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New Details About Parkland Shooter's Past Reveal How He Was Bullied By His Younger Brother And Watched His Father Die

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New Details About The Parkland Shooter's Past Reveal That He Was Bullied And Watched His Dad Die
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Nikolas Cruz was just 5 when his father died of a heart attack.

Nikolas Cruz lived a life all too common to that of other mass shooters and murderers.

The suspected Parkland shooter, who admitted to shooting 33 people at Marjory Stoneman Douglas High School on Valentine’s Day, was an outcast obsessed with guns and death.

“He always stared at everyone,” Tyra Hemans, a senior who sat across from Cruz in class, said. “He would stare into your soul.”

The suspected shooter lived a troubled life, riddled with death and disorders. He showed many signs of a school shooter early on, some of which were reported but brushed to the side.

When he was a young child, he witnessed his father’s death.   

A friend of the family who wished to remain anonymous told the Sun Sentinel that Cruz was in the den with his father when he suffered a heart attack.

The friend recalled Cruz’s mother was unaware of her husband’s death until Nikolas came out of the den crying.

“Nikolas came down the hallway and he went to his room, and he was crying. She said, ‘What’s the matter, did Daddy punish you?’ Just as clear as day, he said, ‘Nope. Daddy’s dead,’” the friend remembered.

Cruz was only 5 years old.

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His mother, whom he loved dearly, had recently passed away in November and sent him into a depression.

“She was his best friend,” said the unnamed family friend.

Records show that he had been diagnosed with a handful of disorders from a young age.

Cruz was diagnosed with developmental delays when he was 3, witnessed his father’s death as a 5-year-old, and later depression, attention deficit hyperactivity disorder, emotional behavioral disability, and autism were added to the list of conditions, records from the state Department of Children and Families show.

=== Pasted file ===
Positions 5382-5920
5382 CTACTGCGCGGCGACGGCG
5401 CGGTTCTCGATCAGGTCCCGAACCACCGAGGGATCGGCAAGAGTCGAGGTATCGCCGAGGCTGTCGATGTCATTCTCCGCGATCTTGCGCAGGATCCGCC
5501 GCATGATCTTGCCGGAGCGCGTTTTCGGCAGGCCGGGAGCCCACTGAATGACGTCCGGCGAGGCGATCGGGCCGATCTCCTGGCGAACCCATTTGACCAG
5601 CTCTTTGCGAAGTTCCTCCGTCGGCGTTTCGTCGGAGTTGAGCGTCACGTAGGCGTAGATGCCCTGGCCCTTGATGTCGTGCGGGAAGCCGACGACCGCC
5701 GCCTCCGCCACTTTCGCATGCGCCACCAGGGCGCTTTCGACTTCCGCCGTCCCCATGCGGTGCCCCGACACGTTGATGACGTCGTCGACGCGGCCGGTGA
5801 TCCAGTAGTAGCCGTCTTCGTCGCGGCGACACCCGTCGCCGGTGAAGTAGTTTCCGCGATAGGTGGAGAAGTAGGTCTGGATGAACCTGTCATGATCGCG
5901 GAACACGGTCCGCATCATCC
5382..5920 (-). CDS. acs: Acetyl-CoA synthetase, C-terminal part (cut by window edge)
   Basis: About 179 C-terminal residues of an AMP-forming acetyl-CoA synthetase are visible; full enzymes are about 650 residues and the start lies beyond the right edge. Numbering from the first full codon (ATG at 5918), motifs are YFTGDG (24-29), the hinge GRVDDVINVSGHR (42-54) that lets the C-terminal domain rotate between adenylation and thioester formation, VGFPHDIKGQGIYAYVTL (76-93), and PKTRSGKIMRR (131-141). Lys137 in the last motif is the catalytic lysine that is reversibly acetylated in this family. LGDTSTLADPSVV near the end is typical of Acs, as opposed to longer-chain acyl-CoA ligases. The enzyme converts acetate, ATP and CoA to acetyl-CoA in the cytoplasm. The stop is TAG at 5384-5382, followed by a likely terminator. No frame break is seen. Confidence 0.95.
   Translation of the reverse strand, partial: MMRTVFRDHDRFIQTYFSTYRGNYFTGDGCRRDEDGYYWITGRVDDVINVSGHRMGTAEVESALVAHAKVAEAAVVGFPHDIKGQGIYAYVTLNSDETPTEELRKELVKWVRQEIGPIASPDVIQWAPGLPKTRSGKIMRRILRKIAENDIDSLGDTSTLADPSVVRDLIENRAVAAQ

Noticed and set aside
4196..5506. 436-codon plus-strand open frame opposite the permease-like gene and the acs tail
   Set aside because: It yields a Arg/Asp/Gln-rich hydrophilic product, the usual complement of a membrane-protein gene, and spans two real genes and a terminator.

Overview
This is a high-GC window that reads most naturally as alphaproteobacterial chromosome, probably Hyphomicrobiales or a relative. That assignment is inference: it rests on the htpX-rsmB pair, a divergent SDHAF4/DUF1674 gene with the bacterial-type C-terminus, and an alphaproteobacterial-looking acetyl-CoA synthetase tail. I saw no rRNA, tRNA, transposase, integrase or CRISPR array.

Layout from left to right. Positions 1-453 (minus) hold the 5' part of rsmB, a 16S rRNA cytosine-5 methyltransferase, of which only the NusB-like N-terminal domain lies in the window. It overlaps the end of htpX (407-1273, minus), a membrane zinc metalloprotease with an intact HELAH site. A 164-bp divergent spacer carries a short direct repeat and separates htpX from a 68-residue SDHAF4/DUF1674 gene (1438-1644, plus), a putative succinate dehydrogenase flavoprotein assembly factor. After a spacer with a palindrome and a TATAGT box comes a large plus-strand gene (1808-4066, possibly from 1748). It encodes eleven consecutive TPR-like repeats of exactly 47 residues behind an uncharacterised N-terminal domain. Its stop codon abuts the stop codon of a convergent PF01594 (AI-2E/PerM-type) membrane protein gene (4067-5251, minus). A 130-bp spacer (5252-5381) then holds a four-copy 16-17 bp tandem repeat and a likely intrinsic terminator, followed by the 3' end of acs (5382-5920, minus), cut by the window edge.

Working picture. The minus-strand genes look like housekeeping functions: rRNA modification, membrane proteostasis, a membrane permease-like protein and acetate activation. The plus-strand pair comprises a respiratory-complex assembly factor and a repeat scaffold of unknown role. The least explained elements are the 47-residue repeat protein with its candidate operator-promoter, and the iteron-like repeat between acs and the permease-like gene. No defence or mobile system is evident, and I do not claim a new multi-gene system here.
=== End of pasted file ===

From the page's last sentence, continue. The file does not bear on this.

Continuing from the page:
His mother had also told deputies Cruz had anger issues and obsessive-compulsion disorder, according to the Sun Sentinel.

Friends of the family said that though Cruz was still learning basic household chores as a teenager, he was his mother’s favorite.

Zachary, Cruz’s brother, said that he “wishes that he had been ‘nicer’ to his brother” and that there was some bitterness between the two “as Nikolas may have been the favored brother,” a Palm Beach County Sheriff wrote in a report last week.

According to Zachary, who was also adopted, “he and his friends, when they were younger, had bullied Nikolas, which he now regrets ever doing,” the report says.

Cruz wasn’t just bullied by his brother. He was picked on and bullied by peers but was also a bully to others.

He drew hate signs on his backpack and used racial slurs toward other students, which got him “punched numerous times,” the Sun Sentinel reports.

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He had also been seen with a dead bird in class, one student said.

“I looked close and I saw he was holding a dead bird near his genitalia,” Hemans told the Sun Sentinel. “I saw some feathers and I knew it was a bird. That was disturbing. But I just looked away because it wasn’t my business.”

Hemans, whose best friend Meadow Pollack was killed by Cruz, said she kept it to herself and never reported the incident.

“I was taught not to judge anyone one,” she continued. “But he was a little off.”

Police records show this was not an isolated incident. Cops were called to Cruz’s residence because of his behavior over 30 times since 2011.

"Police were there almost every other week," a previous neighbor, Brody Speno, said, according to CNN. Sheriff’s office reports illustrate a violent kid.

Deputies responded to many calls made by Cruz’s mother and neighbors of his uncontrollable outbursts, some of which were violent.

One time his mother called the police to say Cruz was hitting her with the plastic hose of a vacuum cleaner. Another time neighbors reported Cruz, 16 at the time, was shooting chickens with an airsoft gun.

A neighbor recalled Cruz torturing animals over the years and said he "cornered a squirrel and was trying to throw rocks at it and kill it."

Along with being on local law enforcement’s radar, Cruz had many issues at school. He was disciplined for using profanity toward teachers, fights, and unruly behavior.

"It was no surprise to anyone who knew him to hear that he was the shooter," Cruz’s former classmate Emma Gonzalez said in a speech.

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